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2012: A Space Odyssey
by Paul Bass | Apr 16, 2012 8:25 am
Posted to: Social Services, Newhallville
They were there to celebrate a new job-training and youth-arts center. They couldn’t stop talking about “space”—as in, “This space is amazing!”
The space was the second floor of 4 Science Park, a one-time storage shed for (apparently) the old Winchester rifle factory’s private fire department.
Today that building is part of the Science Park complex. The second floor was the scene of a jam-packed party Thursday afternoon filled with hope, good vibes, and design awe.
The party celebrated the official opening of the Connecticut Center for Arts & Technology (ConnCAT). Years in the making, ConnCAT, a local affiliate of a successful national urban program, plans to train 100 local unemployed and underemployed adults a year for phlebotomy (blood-drawing) and medical coding and billing jobs; and to run an after-school digital arts and writing program for 100 kids. Heavy charitable hitters like Yale-New Haven Hospital, the Community Foundation, the Seedlings Foundation, First Niagara Bank, and William Graustein helped retired businessman Carlton Highsmith raise the money and know-how to get the project off the ground. (Read a full story on the new center here.)
The exclamations over the rebuilt space—with its high roofs and exposed pipes and bright, airy feel; all in synch with the sense of possibilities, of hope, embodied by the center—were music to the ears of Barry Svigals. His architectural firm designed and renovated the space. Svigals (at left in photo with banker and former city economic development chief Walter Esdaile) had a feeling of deja vu at the party: Twenty years earlier he had rebuilt the same space for a different customer, a successful start-up called International Biotechnologies Inc., which Kodak bought (and eventually moved out of New Haven).
Paul McCraven had deja vu, too. He used to work at Science Park as vice-president of the development corporation there. Now he’s a veep at First Niagara, and heavily involved with ConnCAT. So he was handed a palette to add his strokes to a mural-in-progress at the center’s entrance ...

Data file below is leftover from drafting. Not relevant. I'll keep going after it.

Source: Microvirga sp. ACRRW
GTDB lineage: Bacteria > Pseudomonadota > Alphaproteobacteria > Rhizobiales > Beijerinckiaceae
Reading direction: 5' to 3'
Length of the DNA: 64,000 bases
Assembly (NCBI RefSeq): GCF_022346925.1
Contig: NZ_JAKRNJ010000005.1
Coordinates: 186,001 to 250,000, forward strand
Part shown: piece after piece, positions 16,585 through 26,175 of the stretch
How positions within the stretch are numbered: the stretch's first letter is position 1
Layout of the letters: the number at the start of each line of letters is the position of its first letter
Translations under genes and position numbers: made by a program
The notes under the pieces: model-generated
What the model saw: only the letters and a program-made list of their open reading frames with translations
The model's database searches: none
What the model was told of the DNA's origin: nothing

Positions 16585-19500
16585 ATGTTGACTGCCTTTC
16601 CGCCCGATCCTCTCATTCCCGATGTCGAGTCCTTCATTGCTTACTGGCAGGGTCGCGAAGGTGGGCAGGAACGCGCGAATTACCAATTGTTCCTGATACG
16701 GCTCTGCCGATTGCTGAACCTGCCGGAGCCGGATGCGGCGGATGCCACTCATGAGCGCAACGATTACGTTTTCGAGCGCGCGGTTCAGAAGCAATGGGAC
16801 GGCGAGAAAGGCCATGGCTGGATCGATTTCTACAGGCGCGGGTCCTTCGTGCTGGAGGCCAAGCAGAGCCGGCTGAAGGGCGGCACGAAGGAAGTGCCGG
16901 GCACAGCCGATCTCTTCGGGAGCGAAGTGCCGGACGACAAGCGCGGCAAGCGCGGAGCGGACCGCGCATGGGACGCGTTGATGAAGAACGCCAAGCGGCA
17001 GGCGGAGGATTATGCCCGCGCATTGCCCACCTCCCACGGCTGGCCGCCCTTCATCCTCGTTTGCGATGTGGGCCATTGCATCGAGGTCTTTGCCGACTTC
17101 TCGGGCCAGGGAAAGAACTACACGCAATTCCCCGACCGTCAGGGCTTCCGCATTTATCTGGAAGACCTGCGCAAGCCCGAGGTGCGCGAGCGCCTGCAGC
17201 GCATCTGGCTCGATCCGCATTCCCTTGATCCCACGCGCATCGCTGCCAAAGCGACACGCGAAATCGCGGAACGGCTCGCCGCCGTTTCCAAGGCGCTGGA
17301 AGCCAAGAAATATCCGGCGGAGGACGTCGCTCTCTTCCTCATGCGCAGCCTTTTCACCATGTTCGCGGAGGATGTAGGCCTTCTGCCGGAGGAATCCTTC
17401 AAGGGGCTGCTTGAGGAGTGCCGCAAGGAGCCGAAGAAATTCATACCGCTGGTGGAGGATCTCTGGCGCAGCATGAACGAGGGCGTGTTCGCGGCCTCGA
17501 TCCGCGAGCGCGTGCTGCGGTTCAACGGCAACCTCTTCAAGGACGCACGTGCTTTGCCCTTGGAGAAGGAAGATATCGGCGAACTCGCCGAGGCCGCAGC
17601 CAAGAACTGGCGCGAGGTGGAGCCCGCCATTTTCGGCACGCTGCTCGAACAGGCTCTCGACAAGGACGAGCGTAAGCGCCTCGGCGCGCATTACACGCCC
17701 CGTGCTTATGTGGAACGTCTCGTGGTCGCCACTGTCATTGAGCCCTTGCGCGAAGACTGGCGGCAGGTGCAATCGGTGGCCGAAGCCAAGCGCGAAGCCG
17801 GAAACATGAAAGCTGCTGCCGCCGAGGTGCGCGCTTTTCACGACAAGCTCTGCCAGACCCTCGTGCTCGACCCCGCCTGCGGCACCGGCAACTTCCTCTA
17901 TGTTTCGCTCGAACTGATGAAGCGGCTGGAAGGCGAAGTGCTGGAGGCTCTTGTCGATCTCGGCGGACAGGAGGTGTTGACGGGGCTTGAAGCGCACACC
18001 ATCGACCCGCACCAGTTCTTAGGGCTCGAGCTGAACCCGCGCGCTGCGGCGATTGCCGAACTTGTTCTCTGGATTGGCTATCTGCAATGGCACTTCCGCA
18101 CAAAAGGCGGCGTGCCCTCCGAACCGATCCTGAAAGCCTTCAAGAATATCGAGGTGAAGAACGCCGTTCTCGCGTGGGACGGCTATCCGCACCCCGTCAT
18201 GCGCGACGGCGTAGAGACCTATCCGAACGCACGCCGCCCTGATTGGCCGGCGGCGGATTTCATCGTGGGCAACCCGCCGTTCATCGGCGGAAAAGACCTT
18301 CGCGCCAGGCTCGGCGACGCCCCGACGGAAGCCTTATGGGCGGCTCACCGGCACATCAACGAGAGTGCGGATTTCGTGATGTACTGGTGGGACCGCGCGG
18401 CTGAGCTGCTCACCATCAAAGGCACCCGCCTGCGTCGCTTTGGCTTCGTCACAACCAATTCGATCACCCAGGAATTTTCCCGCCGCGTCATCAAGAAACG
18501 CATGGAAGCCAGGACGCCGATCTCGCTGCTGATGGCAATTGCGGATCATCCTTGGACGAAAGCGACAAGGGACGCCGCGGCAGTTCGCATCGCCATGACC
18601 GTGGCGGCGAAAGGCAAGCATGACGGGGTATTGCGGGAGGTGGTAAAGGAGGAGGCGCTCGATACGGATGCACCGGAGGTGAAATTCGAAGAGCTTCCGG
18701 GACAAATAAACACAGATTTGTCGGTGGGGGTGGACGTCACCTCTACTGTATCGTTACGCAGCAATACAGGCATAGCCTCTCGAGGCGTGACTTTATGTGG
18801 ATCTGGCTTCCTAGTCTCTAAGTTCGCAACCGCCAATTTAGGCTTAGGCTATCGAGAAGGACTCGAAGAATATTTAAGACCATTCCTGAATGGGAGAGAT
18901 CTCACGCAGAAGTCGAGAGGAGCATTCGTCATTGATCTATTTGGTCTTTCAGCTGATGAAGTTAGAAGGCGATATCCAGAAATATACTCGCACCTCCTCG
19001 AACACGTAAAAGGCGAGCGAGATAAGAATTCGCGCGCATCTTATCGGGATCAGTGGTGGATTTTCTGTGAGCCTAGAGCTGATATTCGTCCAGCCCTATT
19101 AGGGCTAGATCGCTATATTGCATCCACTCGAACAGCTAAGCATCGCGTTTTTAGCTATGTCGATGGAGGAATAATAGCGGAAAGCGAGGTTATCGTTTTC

... which he did, with a flourish. The mural was the guests’ first taste of a labyrinth of colorful, fun, and creative art throughout the center.
City code enforcement chief Rafael Ramos, who introduces Fair Haven kids to theater and takes them on camping trips on his off hours, found himself framed by a mobile of sorts topped with combs and mirrors.
Paintings lined some of the walls. Gripping photos of the last year of Rev. Martin Luther King’s life lined other walls, part of a show by Ben Fernandez called “Countdown to Eternity.”
Natasha Ray brought some understated artistic flair with her: Check out the match between the jacket and the shoes. (She’s at left in the photo, schmoozing with Christian Community Action’s Bonita Grubbs.)
In addition to tastes of art, movers and shakers like Congressional staffer Lou Mangini, Science Park Development Corporation chief David Silverstone, and state economic development staffer Lindy Lee Gold sampled the nouvelle hors d’ouevres making the rounds, in this case ...
... short ribs on potato pancakes topped with horseradish.
DJs Mashario Brown and Ceraldo Samuels sampled the sounds, with some feedback from funeral home director Howard K. Hill (at right in photo) ...
... while Silverstone sampled Business New Haven and New Haven magazine Publisher Mitchell Young’s take on the American jobs challenge that ConnCAT is taking on. (People with college degrees are doing fine, with just 4 percent unemployment, Young pointed out.)
Hillhouse Principal Kermit Carolina (at right in photo), who spends a lot of time helping the kind of kids who’ll be steered to ConnCAT, conferred with ConnCAT’s executive director, Erik Clemons ...
... while Clemons’ partner at ConnCAT, founder and board chair and fundraiser Carlton Highsmith, picked up encouragement from the evening’s star visitor: Bill Strickland, the founder of the National Center for Arts & Technology. A New Haven visit by Strickland in 2008 got the ball rolling on bringing such a center to New Haven. Highsmith (above left, with Strickland) eventually took that ball, and ran.
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